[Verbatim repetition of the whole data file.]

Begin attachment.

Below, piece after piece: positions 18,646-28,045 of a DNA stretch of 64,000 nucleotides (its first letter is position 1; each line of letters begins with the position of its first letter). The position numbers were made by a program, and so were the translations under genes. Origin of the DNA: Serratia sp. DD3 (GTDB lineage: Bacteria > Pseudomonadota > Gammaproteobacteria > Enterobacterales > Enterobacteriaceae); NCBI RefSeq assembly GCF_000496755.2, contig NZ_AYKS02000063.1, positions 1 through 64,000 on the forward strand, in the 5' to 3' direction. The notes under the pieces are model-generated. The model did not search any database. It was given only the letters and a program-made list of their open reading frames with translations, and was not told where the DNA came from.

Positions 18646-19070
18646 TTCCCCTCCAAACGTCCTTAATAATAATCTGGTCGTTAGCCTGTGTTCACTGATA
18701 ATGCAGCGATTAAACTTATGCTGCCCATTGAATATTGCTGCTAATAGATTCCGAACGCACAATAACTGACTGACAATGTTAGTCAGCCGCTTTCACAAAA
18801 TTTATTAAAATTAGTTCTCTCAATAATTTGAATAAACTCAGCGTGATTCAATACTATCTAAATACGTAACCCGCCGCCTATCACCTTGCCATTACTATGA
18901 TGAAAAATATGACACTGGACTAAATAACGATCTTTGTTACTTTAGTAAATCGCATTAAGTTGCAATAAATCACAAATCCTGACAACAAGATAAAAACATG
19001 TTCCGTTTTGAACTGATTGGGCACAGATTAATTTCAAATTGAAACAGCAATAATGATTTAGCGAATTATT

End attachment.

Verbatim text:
Below, piece after piece: positions 18,646-28,045 of a DNA stretch of 64,000 nucleotides (its first letter is position 1; each line of letters begins with the position of its first letter). The position numbers were made by a program, and so were the translations under genes. Origin of the DNA: Serratia sp. DD3 (GTDB lineage: Bacteria > Pseudomonadota > Gammaproteobacteria > Enterobacterales > Enterobacteriaceae); NCBI RefSeq assembly GCF_000496755.2, contig NZ_AYKS02000063.1, positions 1 through 64,000 on the forward strand, in the 5' to 3' direction. The notes under the pieces are model-generated. The model did not search any database. It was given only the letters and a program-made list of their open reading frames with translations, and was not told where the DNA came from.

Positions 18646-19070
18646 TTCCCCTCCAAACGTCCTTAATAATAATCTGGTCGTTAGCCTGTGTTCACTGATA
18701 ATGCAGCGATTAAACTTATGCTGCCCATTGAATATTGCTGCTAATAGATTCCGAACGCACAATAACTGACTGACAATGTTAGTCAGCCGCTTTCACAAAA
18801 TTTATTAAAATTAGTTCTCTCAATAATTTGAATAAACTCAGCGTGATTCAATACTATCTAAATACGTAACCCGCCGCCTATCACCTTGCCATTACTATGA
18901 TGAAAAATATGACACTGGACTAAATAACGATCTTTGTTACTTTAGTAAATCGCATTAAGTTGCAATAAATCACAAATCCTGACAACAAGATAAAAACATG
19001 TTCCGTTTTGAACTGATTGGGCACAGATTAATTTCAAATTGAAACAGCAATAATGATTTAGCGAATTATT